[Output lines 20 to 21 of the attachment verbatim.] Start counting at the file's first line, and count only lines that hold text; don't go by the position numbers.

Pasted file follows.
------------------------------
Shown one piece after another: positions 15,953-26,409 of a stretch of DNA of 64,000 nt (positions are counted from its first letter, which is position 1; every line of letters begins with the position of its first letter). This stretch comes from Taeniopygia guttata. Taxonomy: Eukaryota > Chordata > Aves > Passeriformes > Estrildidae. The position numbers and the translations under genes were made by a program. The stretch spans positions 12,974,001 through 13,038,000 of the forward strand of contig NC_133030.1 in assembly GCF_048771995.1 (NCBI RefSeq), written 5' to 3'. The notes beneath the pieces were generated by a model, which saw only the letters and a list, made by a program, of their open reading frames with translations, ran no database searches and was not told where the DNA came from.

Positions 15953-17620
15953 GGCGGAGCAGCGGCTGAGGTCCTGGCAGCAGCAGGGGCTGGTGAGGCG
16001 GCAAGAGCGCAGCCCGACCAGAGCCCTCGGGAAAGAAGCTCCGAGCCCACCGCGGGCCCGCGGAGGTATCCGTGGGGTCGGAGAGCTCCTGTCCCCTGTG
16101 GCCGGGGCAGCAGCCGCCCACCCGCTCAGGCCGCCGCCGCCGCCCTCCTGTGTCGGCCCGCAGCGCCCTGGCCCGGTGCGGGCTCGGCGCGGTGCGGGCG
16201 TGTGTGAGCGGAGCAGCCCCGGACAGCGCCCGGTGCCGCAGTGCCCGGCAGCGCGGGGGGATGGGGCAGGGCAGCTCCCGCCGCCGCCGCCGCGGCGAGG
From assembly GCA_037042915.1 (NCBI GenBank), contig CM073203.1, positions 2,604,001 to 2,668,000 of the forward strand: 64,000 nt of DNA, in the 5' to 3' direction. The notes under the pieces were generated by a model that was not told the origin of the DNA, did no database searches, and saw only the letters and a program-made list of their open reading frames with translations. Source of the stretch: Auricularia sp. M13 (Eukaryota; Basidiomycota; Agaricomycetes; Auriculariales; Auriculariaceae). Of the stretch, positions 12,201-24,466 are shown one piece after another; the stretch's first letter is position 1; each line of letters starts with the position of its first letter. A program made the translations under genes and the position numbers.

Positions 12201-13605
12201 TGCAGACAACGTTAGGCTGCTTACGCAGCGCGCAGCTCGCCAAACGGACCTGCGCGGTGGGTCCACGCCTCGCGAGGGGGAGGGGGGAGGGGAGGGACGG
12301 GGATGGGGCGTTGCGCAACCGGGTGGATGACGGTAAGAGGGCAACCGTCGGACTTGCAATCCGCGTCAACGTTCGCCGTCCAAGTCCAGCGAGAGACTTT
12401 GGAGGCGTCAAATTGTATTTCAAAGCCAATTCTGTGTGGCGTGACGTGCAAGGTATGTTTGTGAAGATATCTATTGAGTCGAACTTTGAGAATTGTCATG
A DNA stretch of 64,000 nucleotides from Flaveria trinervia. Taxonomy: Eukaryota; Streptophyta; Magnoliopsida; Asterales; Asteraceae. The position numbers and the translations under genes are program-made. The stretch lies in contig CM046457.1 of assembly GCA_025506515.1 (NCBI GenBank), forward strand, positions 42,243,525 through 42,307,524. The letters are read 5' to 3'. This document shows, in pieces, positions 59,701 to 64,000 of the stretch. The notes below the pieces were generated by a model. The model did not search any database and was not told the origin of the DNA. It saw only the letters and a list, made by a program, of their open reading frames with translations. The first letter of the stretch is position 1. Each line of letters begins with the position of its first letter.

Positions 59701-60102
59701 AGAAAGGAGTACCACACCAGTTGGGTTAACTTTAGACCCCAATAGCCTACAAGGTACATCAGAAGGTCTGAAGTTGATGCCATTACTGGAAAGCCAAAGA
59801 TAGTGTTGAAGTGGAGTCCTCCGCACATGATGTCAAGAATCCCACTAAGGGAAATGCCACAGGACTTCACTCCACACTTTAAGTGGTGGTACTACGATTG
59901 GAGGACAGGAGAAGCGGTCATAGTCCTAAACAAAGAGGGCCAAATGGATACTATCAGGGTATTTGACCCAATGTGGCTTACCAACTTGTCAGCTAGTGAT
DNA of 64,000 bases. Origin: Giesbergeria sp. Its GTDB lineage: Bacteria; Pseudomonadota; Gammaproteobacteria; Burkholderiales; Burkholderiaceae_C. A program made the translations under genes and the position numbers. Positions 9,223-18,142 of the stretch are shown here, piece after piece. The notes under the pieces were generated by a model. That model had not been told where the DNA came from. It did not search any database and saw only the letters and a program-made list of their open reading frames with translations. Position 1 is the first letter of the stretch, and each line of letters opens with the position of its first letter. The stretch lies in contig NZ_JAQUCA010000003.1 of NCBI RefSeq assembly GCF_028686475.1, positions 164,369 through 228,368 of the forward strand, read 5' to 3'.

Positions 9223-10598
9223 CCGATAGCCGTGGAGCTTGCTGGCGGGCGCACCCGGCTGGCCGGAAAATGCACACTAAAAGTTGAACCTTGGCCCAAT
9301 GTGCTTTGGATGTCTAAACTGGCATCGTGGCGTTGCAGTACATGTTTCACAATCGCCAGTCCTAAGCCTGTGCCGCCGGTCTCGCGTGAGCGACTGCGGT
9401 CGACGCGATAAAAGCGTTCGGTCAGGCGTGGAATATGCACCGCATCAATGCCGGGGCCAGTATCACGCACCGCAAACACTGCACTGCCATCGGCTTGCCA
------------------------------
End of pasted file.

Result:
9301 GTGCTTTGGATGTCTAAACTGGCATCGTGGCGTTGCAGTACATGTTTCACAATCGCCAGTCCTAAGCCTGTGCCGCCGGTCTCGCGTGAGCGACTGCGGT
9401 CGACGCGATAAAAGCGTTCGGTCAGGCGTGGAATATGCACCGCATCAATGCCGGGGCCAGTATCACGCACCGCAAACACTGCACTGCCATCGGCTTGCCA